A perfect whole roast turkey carved at the table with all the trimmings has a significance at Christmas time that supersedes, for many home cooks, the importance of achieving the best results in terms of moist and succulent meat. But the fact is, it is all but impossible to have the breasts cooked just to the right point of moistness in the same amount of time it takes to cook the leg, thigh and wing meat until it is perfectly tender.
For some years now, our Christmas roast has been the American “Turducken” method, whereby a deboned turkey (only the leg bones remain) is stuffed with a duck and a chicken (deboned, of course) with layers of stuffing between each bird. This involves a great deal of work but is well worthwhile and, as there is no carcass, the stuffed body of the three-bird combination takes considerably longer to cook than a whole bird, allowing time for the brown meat to become tender whilst the fat of the duck skin and the layers of stuffing keep everything moist.
This year, however, rather than a “Turducken” we decided to invest in an organic turkey, which is considerably more expensive than a normal supermarket bird. Considering the price and in anticipation of the quality in terms of taste and texture, I felt this was too good to combine with a chicken and a duck so decided on rolled and stuffed breasts to be cooked separate from the legs, thighs and wings.
One of the big advantages of this method, apart from the obvious benefit of giving different cooking times as required for the best results, is that we have the carcass to use for stock and gravy which can be made a day or two in advance. Everyone loves a good real gravy, so let’s start with this.
Stock and gravy from the turkey carcass
Once your butcher has removed the breasts, legs/thighs and wings, have him break up the carcass into manageable-sized chunks, leaving all of the fat intact. What we want here is a brown stock, so the first step is to roast the carcass until golden brown.
Spread the carcass pieces evenly over a large oven tray, drizzle with a little olive oil and roast for around one hour at 200°C. Remove the browned carcass pieces then spoon off the fat from the pan and add the meat juices to a large saucepan along with the carcass pieces, and a few sticks each of chopped celery and leek. Cover with cold water. For the carcass of a large turkey, this will take at least 5 litres so you do need a very large saucepan.
Bring to the boil and simmer gently for around one hour to make a delicious turkey stock.
If you estimate you need 1 litre of gravy, strain 1.5 litres of the stock into a separate pan (save the remaining stock for soup or future gravies) and add 500ml of Ruby Port, or a mixture of Port and Madeira. Bring to the boil and simmer until reduced by half. This is the base for your gravy, to be added to the pan juices from the roast on Christmas Day and thickened as desired when ready for serving.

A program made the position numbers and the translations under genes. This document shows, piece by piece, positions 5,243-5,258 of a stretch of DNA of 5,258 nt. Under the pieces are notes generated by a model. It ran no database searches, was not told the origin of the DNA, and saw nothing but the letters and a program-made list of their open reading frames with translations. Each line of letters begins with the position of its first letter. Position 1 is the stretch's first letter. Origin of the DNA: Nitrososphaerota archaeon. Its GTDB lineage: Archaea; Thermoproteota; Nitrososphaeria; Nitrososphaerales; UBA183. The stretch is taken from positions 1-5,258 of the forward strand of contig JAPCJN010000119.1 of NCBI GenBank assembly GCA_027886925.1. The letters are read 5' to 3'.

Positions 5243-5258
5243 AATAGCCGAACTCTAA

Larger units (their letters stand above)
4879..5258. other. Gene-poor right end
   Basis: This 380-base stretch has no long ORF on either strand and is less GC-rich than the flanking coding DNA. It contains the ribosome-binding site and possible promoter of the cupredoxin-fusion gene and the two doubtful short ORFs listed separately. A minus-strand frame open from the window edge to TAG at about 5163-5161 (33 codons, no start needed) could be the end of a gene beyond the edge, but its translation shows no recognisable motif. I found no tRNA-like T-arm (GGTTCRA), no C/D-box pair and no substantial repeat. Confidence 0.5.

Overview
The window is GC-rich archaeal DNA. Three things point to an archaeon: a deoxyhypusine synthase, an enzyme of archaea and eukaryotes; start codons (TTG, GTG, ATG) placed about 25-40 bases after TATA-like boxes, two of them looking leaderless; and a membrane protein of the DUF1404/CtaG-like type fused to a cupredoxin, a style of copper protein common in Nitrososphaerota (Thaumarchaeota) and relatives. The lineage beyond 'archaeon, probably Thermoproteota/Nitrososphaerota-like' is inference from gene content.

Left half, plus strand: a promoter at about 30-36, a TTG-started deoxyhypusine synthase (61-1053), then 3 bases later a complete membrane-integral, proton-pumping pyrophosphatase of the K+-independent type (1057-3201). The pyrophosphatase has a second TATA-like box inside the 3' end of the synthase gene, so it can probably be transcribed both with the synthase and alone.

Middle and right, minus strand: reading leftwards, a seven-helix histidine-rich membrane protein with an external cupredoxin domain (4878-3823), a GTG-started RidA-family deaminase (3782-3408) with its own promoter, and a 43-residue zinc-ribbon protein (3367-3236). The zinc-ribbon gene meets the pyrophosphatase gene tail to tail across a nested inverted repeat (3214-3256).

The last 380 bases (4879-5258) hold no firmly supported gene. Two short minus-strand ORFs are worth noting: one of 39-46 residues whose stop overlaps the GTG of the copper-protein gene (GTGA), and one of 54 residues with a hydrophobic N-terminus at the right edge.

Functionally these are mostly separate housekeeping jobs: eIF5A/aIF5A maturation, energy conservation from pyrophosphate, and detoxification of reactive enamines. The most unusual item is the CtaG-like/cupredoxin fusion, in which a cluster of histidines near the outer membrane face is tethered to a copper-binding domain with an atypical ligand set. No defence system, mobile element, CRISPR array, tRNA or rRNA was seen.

The rolled breast
Most butchers here in the Algarve will be happy to roll and stuff your breast for you, but if, like me, you prefer to use your own stuffing then you will have to take this on at home. The breasts need to be removed with care, keeping the skin between them intact along with some of the skin from the underside of the bird. Lay the breasts flat, skin side down and season with a little sea salt and pepper. Then place stuffing in the cavity between the breasts and on the flap of skin on either side before rolling. Use the excess skin to fully cover the meat and then tie up with string to hold everything in place.
Season the skin or make a rub with your chosen flavourings.
Roasting times will vary depending on size but as a rough guide, estimate around 2/3 of the time needed for the brown meat. Using a meat thermometer inserted into the middle of the roll, the temperature should be around 70°c for moist meat. Leave to stand for 20 minutes before carving.
The brown meat
Add some stuffing to any spaces under the skin of the legs and thighs, season the skin and wings, and roast at 150°C in a preheated oven until the internal temperature of the thigh reaches 80°C and the skin is dark and crispy.
Serving could not be easier. The brown meat can all be removed from the bones, cut up and served on a warmed platter for sharing around the table. And although carving the rolled breast may not have the same ceremonious appeal of a whole turkey at the table, perfect slices of moist meat and stuffing make for much better eating than dry breast carved from the bird. And you will have an excellent gravy to boot.
By PATRICK STUART firstname.lastname@example.org